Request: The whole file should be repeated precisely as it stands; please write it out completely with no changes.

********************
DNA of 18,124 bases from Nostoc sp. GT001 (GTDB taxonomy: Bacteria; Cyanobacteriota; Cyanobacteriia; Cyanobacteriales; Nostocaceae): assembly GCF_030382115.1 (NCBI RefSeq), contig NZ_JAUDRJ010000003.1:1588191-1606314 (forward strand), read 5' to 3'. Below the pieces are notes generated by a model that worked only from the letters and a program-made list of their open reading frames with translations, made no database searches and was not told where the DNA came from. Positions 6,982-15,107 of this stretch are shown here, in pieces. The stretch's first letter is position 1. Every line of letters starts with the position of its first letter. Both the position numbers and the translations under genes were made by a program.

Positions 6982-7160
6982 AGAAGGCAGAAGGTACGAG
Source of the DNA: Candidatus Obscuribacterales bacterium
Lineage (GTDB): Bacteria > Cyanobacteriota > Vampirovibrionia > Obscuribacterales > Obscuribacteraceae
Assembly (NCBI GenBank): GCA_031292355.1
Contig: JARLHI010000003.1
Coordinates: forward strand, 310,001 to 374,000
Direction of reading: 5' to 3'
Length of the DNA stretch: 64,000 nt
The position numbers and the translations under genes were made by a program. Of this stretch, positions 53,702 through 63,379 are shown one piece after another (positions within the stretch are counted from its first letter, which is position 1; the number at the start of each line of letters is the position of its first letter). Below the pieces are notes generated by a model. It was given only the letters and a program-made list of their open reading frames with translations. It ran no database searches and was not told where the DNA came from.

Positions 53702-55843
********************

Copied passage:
DNA of 18,124 bases from Nostoc sp. GT001 (GTDB taxonomy: Bacteria; Cyanobacteriota; Cyanobacteriia; Cyanobacteriales; Nostocaceae): assembly GCF_030382115.1 (NCBI RefSeq), contig NZ_JAUDRJ010000003.1:1588191-1606314 (forward strand), read 5' to 3'. Below the pieces are notes generated by a model that worked only from the letters and a program-made list of their open reading frames with translations, made no database searches and was not told where the DNA came from. Positions 6,982-15,107 of this stretch are shown here, in pieces. The stretch's first letter is position 1. Every line of letters starts with the position of its first letter. Both the position numbers and the translations under genes were made by a program.

Positions 6982-7160
6982 AGAAGGCAGAAGGTACGAG
Source of the DNA: Candidatus Obscuribacterales bacterium
Lineage (GTDB): Bacteria > Cyanobacteriota > Vampirovibrionia > Obscuribacterales > Obscuribacteraceae
Assembly (NCBI GenBank): GCA_031292355.1
Contig: JARLHI010000003.1
Coordinates: forward strand, 310,001 to 374,000
Direction of reading: 5' to 3'
Length of the DNA stretch: 64,000 nt
The position numbers and the translations under genes were made by a program. Of this stretch, positions 53,702 through 63,379 are shown one piece after another (positions within the stretch are counted from its first letter, which is position 1; the number at the start of each line of letters is the position of its first letter). Below the pieces are notes generated by a model. It was given only the letters and a program-made list of their open reading frames with translations. It ran no database searches and was not told where the DNA came from.

Positions 53702-55843